There was much media coverage in April of the decision by the World Association for Zoos and Aquariums (WAZA) to suspend its Japanese affiliate, JAZA, because of concerns over animal cruelty due to the sourcing of captive dolphins from the infamous drive hunts in Taiji, Wakayama Prefecture.
But another, less reported event took place that month that could also have major consequences for the captive-dolphin export market in Taiji. From April 21 to 28, Dolphin Project founder Ric O’Barry and Swiss journalist Hans Roth toured Chinese cities to promote a book they had co-authored, translated by the Zhonghua Book Co., about Taiji and the captive dolphin trade. Like the Academy Award-winning documentary O’Barry narrated in 2009, its title is “The Cove.”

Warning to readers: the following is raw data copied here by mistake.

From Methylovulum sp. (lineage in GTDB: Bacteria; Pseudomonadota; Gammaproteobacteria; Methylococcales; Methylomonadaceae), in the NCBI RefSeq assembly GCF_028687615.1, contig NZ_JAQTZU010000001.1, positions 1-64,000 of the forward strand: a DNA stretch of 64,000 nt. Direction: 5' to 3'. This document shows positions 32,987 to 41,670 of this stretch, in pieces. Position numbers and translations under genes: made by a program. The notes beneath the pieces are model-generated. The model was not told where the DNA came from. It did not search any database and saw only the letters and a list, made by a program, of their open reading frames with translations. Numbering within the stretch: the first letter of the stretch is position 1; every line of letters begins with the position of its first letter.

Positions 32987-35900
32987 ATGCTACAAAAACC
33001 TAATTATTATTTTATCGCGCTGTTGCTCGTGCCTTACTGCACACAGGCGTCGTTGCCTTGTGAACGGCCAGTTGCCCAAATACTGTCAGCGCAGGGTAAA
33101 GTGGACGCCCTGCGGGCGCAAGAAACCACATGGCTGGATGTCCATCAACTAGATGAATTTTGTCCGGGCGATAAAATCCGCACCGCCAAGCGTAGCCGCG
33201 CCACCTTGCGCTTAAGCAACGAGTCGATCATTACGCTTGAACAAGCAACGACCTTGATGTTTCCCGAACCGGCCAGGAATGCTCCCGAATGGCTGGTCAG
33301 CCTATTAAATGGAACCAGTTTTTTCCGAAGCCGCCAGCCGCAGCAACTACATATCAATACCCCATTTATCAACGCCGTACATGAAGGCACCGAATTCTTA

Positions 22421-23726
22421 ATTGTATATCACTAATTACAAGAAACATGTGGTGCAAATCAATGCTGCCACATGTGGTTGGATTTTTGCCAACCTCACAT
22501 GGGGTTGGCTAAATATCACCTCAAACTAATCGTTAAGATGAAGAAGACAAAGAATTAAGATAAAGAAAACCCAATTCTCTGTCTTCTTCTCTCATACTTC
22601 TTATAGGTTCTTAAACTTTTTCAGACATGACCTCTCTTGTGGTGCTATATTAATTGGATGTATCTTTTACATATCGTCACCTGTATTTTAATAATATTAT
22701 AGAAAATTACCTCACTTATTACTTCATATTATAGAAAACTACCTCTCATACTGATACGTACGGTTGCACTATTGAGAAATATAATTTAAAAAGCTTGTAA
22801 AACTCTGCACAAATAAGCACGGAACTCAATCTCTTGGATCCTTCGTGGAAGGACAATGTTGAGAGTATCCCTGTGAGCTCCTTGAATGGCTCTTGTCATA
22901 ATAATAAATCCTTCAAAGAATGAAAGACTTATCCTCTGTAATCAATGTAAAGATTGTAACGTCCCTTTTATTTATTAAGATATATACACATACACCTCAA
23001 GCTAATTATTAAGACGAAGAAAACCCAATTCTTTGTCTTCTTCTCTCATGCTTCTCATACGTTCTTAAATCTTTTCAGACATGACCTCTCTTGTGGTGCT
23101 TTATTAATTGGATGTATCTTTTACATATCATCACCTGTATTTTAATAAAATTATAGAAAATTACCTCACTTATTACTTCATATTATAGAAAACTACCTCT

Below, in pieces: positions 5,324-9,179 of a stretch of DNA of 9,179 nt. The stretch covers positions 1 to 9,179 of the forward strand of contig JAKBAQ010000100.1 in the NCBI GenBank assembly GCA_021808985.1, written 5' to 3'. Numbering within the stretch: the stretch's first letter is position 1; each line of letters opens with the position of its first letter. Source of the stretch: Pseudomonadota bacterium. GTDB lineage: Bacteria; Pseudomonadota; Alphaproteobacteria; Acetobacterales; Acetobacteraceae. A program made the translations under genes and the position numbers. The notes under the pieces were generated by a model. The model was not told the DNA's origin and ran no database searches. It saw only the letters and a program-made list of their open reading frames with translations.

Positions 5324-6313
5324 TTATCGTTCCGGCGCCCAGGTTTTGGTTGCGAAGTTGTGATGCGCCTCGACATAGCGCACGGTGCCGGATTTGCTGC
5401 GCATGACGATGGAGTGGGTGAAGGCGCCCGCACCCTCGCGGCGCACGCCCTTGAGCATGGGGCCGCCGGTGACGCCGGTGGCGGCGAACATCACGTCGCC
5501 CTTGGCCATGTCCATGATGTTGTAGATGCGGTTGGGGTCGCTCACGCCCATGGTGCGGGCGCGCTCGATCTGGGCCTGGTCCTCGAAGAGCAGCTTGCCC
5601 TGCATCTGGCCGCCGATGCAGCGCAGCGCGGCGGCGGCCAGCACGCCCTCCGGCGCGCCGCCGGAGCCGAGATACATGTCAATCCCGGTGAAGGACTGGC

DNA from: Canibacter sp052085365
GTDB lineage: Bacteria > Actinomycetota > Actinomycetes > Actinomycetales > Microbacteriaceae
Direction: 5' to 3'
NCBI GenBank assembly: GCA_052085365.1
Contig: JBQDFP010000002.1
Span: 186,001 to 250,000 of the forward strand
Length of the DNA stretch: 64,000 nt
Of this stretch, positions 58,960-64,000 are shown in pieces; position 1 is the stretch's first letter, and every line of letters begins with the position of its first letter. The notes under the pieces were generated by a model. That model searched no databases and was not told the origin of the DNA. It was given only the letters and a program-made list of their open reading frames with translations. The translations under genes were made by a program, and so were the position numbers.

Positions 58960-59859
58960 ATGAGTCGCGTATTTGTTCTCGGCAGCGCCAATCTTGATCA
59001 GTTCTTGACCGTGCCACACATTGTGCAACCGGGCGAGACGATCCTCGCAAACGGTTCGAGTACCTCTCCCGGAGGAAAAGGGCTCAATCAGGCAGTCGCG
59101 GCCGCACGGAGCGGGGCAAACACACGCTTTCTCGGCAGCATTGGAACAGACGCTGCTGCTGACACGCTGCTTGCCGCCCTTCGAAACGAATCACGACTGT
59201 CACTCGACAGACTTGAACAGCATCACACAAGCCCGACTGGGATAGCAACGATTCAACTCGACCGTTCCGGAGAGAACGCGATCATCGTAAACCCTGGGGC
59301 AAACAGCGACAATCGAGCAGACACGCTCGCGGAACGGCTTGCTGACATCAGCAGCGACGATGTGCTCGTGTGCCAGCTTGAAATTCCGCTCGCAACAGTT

O’Barry, whose journey from dolphin trainer for the 1960s U.S. TV series “Flipper” to activist is recounted in the film, told me about his reasons for promoting the book in China.
“Most of the dolphins exported from Taiji go to China, but we now have the beginnings of a grass-roots movement to get a ban on importing dolphins from Japan,” he explained. “I was simply hoping people in China would read it and become more educated on the issue.”
Ceta Base, a website that collects data on the live-cetacean export trade, backs O’Barry’s claims, noting that between 2002 and 2014, Chinese aquariums were the main customer for Taiji’s dolphins out of 17 countries, accounting for 60 percent of all purchases and 71 percent of total profits from sales.
The tour’s impact came as a surprise to the authors. The book’s initial print run of 30,000 sold out within three months.